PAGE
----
Police evacuated most of the homes in the 5000 block of Nantucket Road, in the Hollywood neighborhood of North College Park, just south of the Capital Beltway. Some residents were ferried out of their homes in armored vehicles, while others cowered in their basements for hours.

Hummer was pronounced dead at the scene. The injured deputy, whom police declined to identify, was released after treatment at Prince George's Hospital Center in Cheverly.

Authorities declined to say who had sought Hummer's eviction, although officials confirmed that a man representing a private firm that had sought the action had accompanied sheriff's deputies to serve the papers. Sources close to the investigation said Hummer had defaulted on mortgage payments after he repeatedly tried to refinance a variety of loans.

Neighbors described Hummer as a tall, thin and gray-haired recluse who had lived on Nantucket Road for most of his life. They said he rarely emerged from his brick house, which is covered with vines and surrounded by thick bushes and trees. One resident said he had blacked out his windows, even though they were scarcely visible from the street.

Paul Voss, 42, who has lived on Nantucket Road for 12 years, said Hummer became even more of a loner after his wife died about 10 years ago. He said Hummer rarely spoke and wore dark sunglasses as he rode his bike up and down the street throughout the day.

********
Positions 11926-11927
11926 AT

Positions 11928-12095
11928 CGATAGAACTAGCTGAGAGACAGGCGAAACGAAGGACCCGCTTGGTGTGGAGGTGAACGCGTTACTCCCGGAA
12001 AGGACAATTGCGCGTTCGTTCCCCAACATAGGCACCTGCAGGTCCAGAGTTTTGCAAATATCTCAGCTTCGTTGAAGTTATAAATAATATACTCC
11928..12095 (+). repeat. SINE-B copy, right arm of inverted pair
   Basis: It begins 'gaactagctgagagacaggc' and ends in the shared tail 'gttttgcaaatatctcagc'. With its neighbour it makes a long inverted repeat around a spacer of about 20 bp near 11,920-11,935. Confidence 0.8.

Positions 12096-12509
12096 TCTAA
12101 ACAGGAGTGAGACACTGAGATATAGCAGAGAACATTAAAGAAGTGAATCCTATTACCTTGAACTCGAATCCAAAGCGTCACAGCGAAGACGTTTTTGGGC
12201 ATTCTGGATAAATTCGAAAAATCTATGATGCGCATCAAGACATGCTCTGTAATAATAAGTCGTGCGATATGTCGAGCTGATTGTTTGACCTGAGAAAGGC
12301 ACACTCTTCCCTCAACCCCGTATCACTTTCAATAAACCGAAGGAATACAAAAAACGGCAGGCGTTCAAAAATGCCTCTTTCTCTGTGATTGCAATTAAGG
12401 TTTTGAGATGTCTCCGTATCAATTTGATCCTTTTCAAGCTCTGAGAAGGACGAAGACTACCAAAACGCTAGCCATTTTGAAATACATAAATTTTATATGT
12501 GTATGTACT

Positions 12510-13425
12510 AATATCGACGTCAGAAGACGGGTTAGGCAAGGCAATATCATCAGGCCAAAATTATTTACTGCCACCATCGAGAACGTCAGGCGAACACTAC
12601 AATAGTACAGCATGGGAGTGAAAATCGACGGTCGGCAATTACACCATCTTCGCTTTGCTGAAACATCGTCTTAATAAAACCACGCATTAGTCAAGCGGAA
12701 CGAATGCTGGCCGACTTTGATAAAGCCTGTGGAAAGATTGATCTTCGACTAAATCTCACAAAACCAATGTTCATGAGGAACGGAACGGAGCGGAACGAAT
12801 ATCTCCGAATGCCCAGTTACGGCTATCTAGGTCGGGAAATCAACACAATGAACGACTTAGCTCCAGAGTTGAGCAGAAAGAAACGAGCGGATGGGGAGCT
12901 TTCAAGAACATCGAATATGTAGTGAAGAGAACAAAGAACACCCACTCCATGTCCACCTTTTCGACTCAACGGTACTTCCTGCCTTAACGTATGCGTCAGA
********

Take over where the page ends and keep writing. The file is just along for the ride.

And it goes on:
"Since his wife died in the car crash, he just kept to himself," Voss said. "He never said anything. We never heard anything from him. That's what got me."

Cesar Toledo, who lives next door, said Hummer graduated from the nearby University of Maryland at College Park, where he studied computer science. Toledo said the only time he saw visitors at Hummer's home was when people would drop off computers for him to repair.

Hummer had been unemployed for several years, Toledo said, save for a couple of computer-related jobs that lasted only a few months.

"He's a really intelligent guy," Toledo said. "He can really fix computers. I don't know why he wasn't able to find a job, because he had good qualifications."

Another neighbor, Connie Brain, said that her father-in-law had worked with Hummer on electrical engineering projects in the 1980s and that he had described Hummer as "a real genius."

Prince George's court records show that since 1993, Hummer had received 40 citations for minor motor vehicle infractions, such as failure to cover or remove an untagged vehicle from his property. In addition, court records show Hummer owed $1,010 to the City of College Park and $663.70 to his dentist, Gary R. Alexander. The dentist did not return a reporter's call, but a woman who identified herself as Alexander's office manager said, "We all remember him. He just seemed like an average guy."

In his e-mail, Hummer gave a rambling account of prolonged financial problems and his inability to find lasting employment. He also described a long history of health woes, including diabetes.

"Well, they are going to through [sic] me out of my house tomorrow," he wrote. "I'm not helpless and will work anywhere that's possible. But I haven't been able to solve the above problems and stay alive in the time allotted."

Staff writers Michael E. Ruane and Eugene L. Meyer, staff researcher Bobbye Pratt and special correspondent Dave J. Iannone contributed to this report.

© 1999 The Washington Post Company